I had killed a coyote that morning. I stopped to water Rusty at a creek in a long, open draw. I spotted the coyote moving down the draw about six hundred yards up. Crawling up on a little ridge, I lay down and waited. The coyote stopped on a ridge at four hundred yards, watching my horse. I ranged him, dialed, and stuck my range finder under the butt for a rear rest.

    The rifle humped. I heard the hit before recovering my sight picture.
    I was surprised to find no exit wound. The rifle is a 270win. The bullet is an Hornady 140 grain sst. I will certainly not be using this bullet for deer. The rifle wears a Boyds thumbhole and a Nikon Monarch.

    I don't know if it's legal to shoot porcupine or muskrat. But there may have been a pretty cool 1169 yard shot made on a porcupine big enough to eat a bear. There may also have been some chuckles at some exploding muskrats...

    So, the hunt was tough. We tagged out on " last day deer". We saw damn few deer in the high country and hundreds of deer on private land. We also saw an enormous elk heard. Perhaps 2000 animals! The scenery was fantastic as usual, and the weather surprisingly clear. Nice to be home to my bed and a hot shower!

    Just for icing on the cake, I called in and shot another coyote yesterday. No easy task around here.
  2. Eaglet

    Eaglet Well-Known Member

    Feb 2, 2005
    Congratulations to you both! Good writing!
    Did your ears hurt from shooting your rifle without ear protection? :)

  3. elkstalker300

    elkstalker300 Well-Known Member

    Nov 18, 2004
    Nice bucks, where at in colorado was you hunting? And you were right hunting was very hard this year HOT DRY even this late season still no snow
  4. Buffalobob

    Buffalobob Writers Guild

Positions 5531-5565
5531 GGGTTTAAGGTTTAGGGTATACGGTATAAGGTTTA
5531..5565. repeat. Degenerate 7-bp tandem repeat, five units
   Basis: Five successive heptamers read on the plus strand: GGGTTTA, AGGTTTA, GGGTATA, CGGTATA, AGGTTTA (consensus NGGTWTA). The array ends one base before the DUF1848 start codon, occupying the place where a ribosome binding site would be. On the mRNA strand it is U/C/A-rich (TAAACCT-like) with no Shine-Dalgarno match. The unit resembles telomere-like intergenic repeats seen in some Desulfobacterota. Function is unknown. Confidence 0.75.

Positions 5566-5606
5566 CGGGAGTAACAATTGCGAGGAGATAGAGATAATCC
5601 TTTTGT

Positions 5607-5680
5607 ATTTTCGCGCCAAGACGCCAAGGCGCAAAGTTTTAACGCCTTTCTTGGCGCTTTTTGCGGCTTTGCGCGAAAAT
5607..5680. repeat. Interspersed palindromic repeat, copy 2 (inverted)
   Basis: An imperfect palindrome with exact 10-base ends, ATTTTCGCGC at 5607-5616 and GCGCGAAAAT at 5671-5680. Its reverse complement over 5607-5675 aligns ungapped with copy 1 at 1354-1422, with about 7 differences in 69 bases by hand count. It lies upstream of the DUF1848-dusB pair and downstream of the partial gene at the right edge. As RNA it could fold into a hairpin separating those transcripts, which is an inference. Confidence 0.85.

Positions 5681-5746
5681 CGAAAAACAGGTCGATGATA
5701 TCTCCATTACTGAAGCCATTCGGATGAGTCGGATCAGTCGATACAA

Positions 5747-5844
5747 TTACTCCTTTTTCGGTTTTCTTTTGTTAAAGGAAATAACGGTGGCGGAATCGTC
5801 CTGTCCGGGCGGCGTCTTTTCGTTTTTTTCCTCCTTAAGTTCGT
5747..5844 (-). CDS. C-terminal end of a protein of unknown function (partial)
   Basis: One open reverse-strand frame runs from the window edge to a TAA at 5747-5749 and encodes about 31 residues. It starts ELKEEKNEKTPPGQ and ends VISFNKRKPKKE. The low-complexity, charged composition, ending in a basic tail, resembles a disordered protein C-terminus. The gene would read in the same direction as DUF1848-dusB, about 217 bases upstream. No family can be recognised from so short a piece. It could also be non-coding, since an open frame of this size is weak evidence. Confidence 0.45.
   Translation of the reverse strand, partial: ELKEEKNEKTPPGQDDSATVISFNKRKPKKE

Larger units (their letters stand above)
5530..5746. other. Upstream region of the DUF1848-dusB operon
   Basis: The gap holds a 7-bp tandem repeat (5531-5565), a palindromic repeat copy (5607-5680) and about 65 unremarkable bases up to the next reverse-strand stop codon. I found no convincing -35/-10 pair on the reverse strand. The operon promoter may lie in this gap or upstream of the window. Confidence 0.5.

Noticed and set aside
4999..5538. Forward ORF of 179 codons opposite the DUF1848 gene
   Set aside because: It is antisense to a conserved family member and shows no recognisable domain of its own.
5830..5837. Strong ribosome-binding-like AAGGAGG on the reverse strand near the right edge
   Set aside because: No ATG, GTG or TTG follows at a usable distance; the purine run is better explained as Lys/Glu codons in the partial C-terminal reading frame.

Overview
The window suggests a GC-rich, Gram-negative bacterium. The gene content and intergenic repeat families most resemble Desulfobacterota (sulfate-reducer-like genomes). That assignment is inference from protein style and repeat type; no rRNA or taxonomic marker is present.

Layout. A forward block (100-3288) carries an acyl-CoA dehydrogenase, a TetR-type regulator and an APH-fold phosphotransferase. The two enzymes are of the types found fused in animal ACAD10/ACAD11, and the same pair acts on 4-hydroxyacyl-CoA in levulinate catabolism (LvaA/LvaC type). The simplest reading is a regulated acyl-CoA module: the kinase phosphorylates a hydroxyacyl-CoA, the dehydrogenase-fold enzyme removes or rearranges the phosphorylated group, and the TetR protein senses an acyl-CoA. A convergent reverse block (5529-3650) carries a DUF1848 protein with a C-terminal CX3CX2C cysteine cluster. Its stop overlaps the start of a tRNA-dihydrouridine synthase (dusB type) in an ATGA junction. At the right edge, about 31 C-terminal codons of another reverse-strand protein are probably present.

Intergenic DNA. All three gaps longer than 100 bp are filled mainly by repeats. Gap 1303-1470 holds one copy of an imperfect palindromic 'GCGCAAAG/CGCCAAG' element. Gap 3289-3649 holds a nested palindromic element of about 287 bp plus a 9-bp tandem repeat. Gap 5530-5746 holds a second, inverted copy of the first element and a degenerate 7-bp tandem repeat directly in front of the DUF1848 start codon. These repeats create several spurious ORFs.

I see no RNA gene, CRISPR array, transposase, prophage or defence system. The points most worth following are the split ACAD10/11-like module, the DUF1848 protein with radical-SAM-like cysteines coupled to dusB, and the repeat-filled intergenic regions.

Jun 12, 2001
    Very interesting deer hunting technique. Would loved to have seen a 1169 yard porcupine shot if it was legal and someone did it.
  5. philny1

    philny1 Well-Known Member

    Dec 27, 2006
    Hate to tell ya this--our NY season starts Sat--snowing here this morning!!
    Forecast looks good for the opener.
    Great post.
    Congrats on you hard earned deer and yotes. To date, haven't been caught with my pants down.
    Good looking horses. I love a horseback hunt.
    Here at home I'm kinda spoild, just have to go out the door and I'm hunting. Just glanced out the window and have some deer in the food plot as I'm writing this.
    Glad that RUM worked out for your buddy.
    Maybe I'll post some pics of our season, if I get luckey.
  6. Len Backus

    Len Backus Administrator Staff Member

    May 2, 2001
    Great story, thanks a lot..
  7. Joel Russo

    Joel Russo Official LRH Sponsor

    Jul 5, 2006
    Sounds like you guys really had to work for the game. It makes the hunt so much more rewarding. Add the Coyote and you've got a combo hunt. LOL.

    Great story, love that stock. :)
  8. grit

    grit Well-Known Member

    Mar 23, 2005
    I didn't notice the noise shooting at the deer. Nor did I feel / notice it later. Just one shot though. I can sure recognise my partners braked 300 ultra.

    We were hunting in Routt national forest about thirty miles northwest of Steamboat. And yes, while everything froze hard at night, it was warm during the day. I can't remember the last time I spent a week there without getting some weather. Snow, a little at least, was what we needed.

    I'd always heard stories about that particular technique. I was skeptical at first, but now I'm a believer. I must warn others though, it can be a messy way to hunt. Remember your feet!